Erwiana Sulistyaningsih, a former Indonesian helper whose severe abuse in the hands of her Hong Kong employer made international headlines, called Veloso a “friend” and, just hours before the scheduled execution, joined other Indonesian citizens in pleading to Jokowi to save Veloso’s life. Sringatin, a migrant worker and activist in Hong Kong, took part in rallies in Jakarta; her fellow worker-activist Eni Lestari led protests in front of the Indonesian consulate general in Hong Kong. Two female legislators from Jokowi’s party, Eva Sundari and Rieke Diah Pitaloka, also voiced their support to the Filipina prisoner.

Anis Hidayah, executive director of Jakarta-based Migrant Care, is among workers’-rights activists who have been campaigning for Veloso. When she attended Jokowi’s emergency meeting to discuss Veloso’s case on Tuesday afternoon, she tells TIME, “I told the President that [Indonesian] migrant workers on death row overseas are in the same position like Mary Jane, they are all victims. As I spoke, I couldn’t help crying.”

Six million Indonesian migrant workers remitted $8.55 billion to their families last year — a record high — according to the World Bank (in contrast, the Philippines’ 12 million workers remitted $28.4 billion back home last year, the biggest in Southeast Asia). But there’s a grim fact: there are hundreds of Indonesians currently on death row overseas (the Indonesian government says there are 229, but Migrant Care puts the number at 290). Jokowi has vowed to fight for their lives, despite his hard-line approach to drug convicts on death row back home.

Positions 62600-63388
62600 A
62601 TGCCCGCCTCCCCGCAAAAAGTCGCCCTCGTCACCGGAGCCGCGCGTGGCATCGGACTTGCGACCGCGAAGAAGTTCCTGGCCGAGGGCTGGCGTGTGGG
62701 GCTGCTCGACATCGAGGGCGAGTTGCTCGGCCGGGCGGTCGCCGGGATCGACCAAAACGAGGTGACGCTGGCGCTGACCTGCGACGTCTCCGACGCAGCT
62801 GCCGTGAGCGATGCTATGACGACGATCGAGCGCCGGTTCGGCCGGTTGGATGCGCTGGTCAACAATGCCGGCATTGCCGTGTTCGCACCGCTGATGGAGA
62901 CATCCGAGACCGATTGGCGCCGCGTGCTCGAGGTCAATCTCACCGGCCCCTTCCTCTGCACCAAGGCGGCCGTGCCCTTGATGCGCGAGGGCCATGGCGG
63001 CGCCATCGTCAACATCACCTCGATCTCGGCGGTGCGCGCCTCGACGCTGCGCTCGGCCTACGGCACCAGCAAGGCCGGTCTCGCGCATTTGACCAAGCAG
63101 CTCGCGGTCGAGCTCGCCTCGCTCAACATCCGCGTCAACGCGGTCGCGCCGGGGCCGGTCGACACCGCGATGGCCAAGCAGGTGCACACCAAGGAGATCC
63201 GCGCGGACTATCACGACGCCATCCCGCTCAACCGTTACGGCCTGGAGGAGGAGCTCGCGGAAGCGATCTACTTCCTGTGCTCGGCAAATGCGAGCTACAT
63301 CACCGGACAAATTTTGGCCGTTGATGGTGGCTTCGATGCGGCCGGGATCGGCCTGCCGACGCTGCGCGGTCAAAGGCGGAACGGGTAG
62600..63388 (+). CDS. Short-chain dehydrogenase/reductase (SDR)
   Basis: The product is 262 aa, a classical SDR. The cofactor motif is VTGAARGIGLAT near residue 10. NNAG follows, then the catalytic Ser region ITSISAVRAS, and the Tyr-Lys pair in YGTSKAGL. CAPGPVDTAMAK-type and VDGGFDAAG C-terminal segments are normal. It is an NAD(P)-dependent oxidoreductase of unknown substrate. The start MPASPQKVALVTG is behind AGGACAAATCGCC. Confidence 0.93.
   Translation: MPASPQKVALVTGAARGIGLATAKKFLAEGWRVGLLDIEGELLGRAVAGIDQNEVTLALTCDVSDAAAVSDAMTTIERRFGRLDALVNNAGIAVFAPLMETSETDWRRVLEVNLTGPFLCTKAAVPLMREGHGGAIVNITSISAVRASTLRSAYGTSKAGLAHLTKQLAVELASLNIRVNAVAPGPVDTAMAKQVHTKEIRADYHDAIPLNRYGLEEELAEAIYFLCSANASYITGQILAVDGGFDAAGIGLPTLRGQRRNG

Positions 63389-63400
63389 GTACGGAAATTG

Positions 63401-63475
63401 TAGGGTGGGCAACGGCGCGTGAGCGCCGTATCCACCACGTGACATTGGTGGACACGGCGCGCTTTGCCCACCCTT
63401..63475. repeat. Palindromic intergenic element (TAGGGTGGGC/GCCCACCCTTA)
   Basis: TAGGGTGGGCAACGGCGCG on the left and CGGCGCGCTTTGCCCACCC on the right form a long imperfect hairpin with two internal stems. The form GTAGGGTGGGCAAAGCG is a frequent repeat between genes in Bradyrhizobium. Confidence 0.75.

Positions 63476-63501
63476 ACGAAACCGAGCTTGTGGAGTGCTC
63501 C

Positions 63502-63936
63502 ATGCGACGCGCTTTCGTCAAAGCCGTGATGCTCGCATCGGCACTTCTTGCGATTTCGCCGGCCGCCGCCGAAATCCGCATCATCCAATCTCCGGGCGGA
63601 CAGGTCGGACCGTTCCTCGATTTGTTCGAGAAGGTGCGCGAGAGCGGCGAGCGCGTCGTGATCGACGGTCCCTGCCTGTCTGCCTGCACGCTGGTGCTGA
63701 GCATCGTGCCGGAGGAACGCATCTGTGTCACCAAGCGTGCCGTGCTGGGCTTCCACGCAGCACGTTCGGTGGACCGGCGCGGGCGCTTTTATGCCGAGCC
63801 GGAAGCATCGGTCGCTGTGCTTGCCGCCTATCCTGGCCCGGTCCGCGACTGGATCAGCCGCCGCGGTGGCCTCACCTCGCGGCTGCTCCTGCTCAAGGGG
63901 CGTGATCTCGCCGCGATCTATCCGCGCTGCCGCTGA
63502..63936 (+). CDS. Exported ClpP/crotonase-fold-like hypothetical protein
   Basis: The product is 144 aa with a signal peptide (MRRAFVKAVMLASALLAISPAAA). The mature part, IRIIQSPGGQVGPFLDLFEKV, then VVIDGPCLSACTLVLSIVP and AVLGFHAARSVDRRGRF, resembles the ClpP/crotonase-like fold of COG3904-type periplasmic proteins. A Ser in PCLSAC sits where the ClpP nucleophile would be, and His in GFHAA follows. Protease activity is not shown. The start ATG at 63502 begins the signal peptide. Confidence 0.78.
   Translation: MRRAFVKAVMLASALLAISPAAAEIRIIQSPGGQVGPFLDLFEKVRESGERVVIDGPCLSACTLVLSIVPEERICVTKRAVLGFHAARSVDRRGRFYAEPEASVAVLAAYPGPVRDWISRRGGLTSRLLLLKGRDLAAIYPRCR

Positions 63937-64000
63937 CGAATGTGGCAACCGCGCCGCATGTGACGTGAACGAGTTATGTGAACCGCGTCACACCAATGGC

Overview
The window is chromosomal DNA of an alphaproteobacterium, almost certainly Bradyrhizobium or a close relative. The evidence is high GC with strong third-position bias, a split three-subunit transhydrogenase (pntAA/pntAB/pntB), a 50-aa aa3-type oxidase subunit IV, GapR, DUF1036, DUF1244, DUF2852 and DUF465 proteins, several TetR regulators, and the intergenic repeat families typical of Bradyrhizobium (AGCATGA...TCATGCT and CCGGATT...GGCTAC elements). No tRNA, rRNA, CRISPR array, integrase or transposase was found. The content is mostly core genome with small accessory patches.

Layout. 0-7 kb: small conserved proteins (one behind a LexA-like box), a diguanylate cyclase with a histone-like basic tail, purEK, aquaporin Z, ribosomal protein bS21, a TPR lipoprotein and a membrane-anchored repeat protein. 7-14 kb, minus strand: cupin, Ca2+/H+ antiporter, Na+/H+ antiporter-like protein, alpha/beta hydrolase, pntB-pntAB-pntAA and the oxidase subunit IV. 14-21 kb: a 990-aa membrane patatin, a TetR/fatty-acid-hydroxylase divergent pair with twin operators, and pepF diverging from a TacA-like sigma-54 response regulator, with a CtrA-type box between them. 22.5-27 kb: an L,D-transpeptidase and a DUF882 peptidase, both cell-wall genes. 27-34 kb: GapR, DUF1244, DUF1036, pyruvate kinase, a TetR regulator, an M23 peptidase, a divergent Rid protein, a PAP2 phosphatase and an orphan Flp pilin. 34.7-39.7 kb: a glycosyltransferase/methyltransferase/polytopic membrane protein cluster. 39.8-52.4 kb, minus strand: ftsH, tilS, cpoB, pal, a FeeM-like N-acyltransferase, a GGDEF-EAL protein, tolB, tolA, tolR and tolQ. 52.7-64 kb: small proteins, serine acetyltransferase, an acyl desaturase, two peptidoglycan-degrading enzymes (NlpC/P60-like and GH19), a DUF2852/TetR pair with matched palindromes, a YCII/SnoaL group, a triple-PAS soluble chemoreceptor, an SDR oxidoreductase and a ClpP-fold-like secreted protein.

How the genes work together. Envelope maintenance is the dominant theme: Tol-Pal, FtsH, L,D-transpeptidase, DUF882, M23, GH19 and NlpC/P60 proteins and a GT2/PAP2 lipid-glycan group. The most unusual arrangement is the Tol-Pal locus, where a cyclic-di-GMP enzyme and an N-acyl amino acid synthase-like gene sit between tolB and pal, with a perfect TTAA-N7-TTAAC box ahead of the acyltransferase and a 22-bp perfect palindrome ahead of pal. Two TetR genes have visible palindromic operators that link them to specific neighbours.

The latest executions “will have a big impact,” says Anis, whose organization opposes the death penalty. “It will create an obstacle and narrow down the Indonesian government’s room for diplomacy to free migrant workers from death row overseas.”

It isn’t clear yet what will happen to Veloso: if her alleged recruiter is found guilty, whether she would have a new trial. On Wednesday, Jokowi said Veloso’s execution “is only delayed, not canceled.” But Anis vows that migrant-workers’-rights groups from Indonesia and the Philippines will keep on fighting for Veloso.

And, after all the controversy surrounding the latest round of executions, the activist says, “I hope it can be a valuable lesson for the law enforcement that death-penalty decisions should not be made carelessly.”